Old friends

This one was done late, and in a very short amount of time thus the absence of it in the Collector, and for all that I apologize. It’s rough around the edges, bit poor but I hope it will work as a mostly fun read for this late Saturday afternoon.

Old friends

 

Garry Radford parked his brand new blue Chevy 69’ truck outside the gas station.  The dusty face of the country side and the old vintage stickers of naked women glued to the gas columns reflected in the dark surface of his sunglasses.

He got out of his vehicle into the sizzling day, a few small rocks crunching beneath his boots.  He wiped the sweaty drops from his forehead and put on his hat.

“Damn hot today”.

He walked around the truck and placed his hands on the passenger door to look down at his nine-year old son Henry.

“I’m gonna go inside to talk to Uncle Bill. Now I don’t wanna be disturbed during that time. See that convenience store? –Garry pointed the blue door of a small building next to the gas station – You can go and buy yourself some candy while I’m busy. – Garry handed the boy a dollar – Don’t go anywhere else until I come and pick you up, you got it?” –Henry nodded – “Yes sir.”

“Good boy. Now hop out.”

And Henry did. He ran straight to the store without hesitating on his father’s words. That he had tried once and then he had met with Mr. Belt. But more than that…he had met Uncle Bill who was everything else but an uncle to him and that man he didn’t want to see twice. There was something freaky about the way he talked to Henry, how he observed the boy. Like a snake lurking upon a rat.

The boy hurried.

The bell above the door shook and rang loudly when Henry entered the store. A fan by the door was chasing away the heat and spreading coolness inside.  The middle aged lady behind the counter ignored the presence of Henry and continued reading her magazine, filling the boring hours at work with spicy world gossip. Henry didn’t bother to say “good afternoon” and stood before the row with candy choosing from the rather poor choice.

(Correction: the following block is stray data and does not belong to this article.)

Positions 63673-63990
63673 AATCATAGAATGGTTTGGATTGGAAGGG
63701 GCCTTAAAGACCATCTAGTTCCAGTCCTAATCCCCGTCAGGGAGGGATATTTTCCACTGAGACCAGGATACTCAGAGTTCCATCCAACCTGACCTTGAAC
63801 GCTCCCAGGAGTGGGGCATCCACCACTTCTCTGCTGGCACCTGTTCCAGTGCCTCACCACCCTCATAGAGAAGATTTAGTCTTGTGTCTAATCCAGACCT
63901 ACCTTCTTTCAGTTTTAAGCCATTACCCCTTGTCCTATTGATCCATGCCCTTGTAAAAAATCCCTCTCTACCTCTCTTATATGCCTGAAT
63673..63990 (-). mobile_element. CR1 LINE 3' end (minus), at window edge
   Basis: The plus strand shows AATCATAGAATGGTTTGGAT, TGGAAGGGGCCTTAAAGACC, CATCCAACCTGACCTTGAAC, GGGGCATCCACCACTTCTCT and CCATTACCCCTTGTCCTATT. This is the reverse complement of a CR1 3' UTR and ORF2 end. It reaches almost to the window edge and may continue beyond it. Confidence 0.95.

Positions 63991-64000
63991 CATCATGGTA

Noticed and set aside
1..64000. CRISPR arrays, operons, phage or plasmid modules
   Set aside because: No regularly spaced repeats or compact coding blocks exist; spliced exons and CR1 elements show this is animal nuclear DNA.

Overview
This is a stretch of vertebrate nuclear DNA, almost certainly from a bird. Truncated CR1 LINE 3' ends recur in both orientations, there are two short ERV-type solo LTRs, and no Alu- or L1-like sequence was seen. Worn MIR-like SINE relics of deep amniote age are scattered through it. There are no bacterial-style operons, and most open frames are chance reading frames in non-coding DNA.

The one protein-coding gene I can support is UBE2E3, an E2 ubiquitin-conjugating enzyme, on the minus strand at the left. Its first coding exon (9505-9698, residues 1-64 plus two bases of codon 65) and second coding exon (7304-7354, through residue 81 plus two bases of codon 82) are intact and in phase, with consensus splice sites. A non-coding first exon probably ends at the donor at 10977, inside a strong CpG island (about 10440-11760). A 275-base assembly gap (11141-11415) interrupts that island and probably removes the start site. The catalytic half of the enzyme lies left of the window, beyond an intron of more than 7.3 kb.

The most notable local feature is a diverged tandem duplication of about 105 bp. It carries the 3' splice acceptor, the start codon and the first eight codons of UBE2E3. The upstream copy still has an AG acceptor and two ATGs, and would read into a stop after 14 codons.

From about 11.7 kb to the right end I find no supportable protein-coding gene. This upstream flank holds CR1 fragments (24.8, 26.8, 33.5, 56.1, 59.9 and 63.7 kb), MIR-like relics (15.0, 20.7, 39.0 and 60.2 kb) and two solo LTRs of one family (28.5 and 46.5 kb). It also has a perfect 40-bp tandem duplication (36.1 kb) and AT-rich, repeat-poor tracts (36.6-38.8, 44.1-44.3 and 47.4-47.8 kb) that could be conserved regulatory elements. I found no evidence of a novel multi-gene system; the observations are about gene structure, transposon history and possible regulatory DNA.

Nevertheless he found the desired treats and joyfully filled his hands with dozen red and orange gums which flavor doesn’t go away even after hours of chewing! Nope! Never! , and chocolate bars that he felt melting in the wrappers. He bought a bag of mint candy for a few cents and a nice cold bottle of soda.

But as any kid Henry was impatient, and even the thought of his angry father couldn’t keep him inside the convenience store, so once he was done with buying candy he pushed the door, listened to the bell ring again and went into the sun.

He found himself a nice spot from where he could see the door to uncle Bill’s office at the gas station and sat on the ground enjoying his sweets.

Henry raised his head to check the door again but something else caught his eye and made him put away his mints.

From down the highway a shadowy figure was coming towards the gas station. It was moving slow and was far and Henry couldn’t tell if it was a man or a woman. He taught “A hitchhiker” and turned his eyes away.

“Hey boy” .

Henry jumped to his feet, the candy falling to the ground and rolling away in the dust. The shadowy figure was standing before him, a tall slim man with sharp features. His face was dirty, his skin grey. It looked oddly burned and was peeling at some places. The man had a greying beard that barely hid a deep, ugly scar on his left cheek. Henry couldn’t see his eyes because of the cowboy hat hiding them but felt them on himself. The stranger’s voice was raspy, no more like rusty, as if he hadn’t spoken in years. It had something old in it, the pronunciation of the words perhaps, the accent.  The whole vision of this man was old- he looked like he was taken out from a 40’s western movie. He had the belts, but the guns were missing; a tattoo on his knuckles that looked like a convicts. Henry thought he looked cool but at the same time scary.

“Cat got your tongue boy? You mute?”

” No sir”  Henry shook his head

“Do you know a man by the name of Billy McCarty?”

Henry had heard that name. His father had called Uncle Bill, Billy McCarty ones.

” I’m not supposed to talk to strangers.”

And the stranger laughed something between that sounded like a dry bark and the cough of a smoker. He took a step closer. Henry could smell dust on him, dust and whiskey. The boy took a step back.

“Me kid, I ain’t no stranger around these parts. Me and Billy go way back. We’re old friends. I just wanna drop by and say “hello”. Do ya think you can tell me where he’s at?”

Henry was unsure what to say. What if his father gets angry at him for telling? But at the same time this man made him feel uneasy. Henry felt he might pee his pants in a minute.

He reached his hand a pointed towards the gas station and the office of Uncle Bill.

“Much appreciated kid.”

The stranger tipped his hat and grinned at Henry.

The boy watched him walk to where his father was and maybe knew what was about to happen. But his mind was too busy and couldn’t think of anything else but the burning sparkle in those bright red eyes and the smile with two sharp teeth grinning viciously at him.

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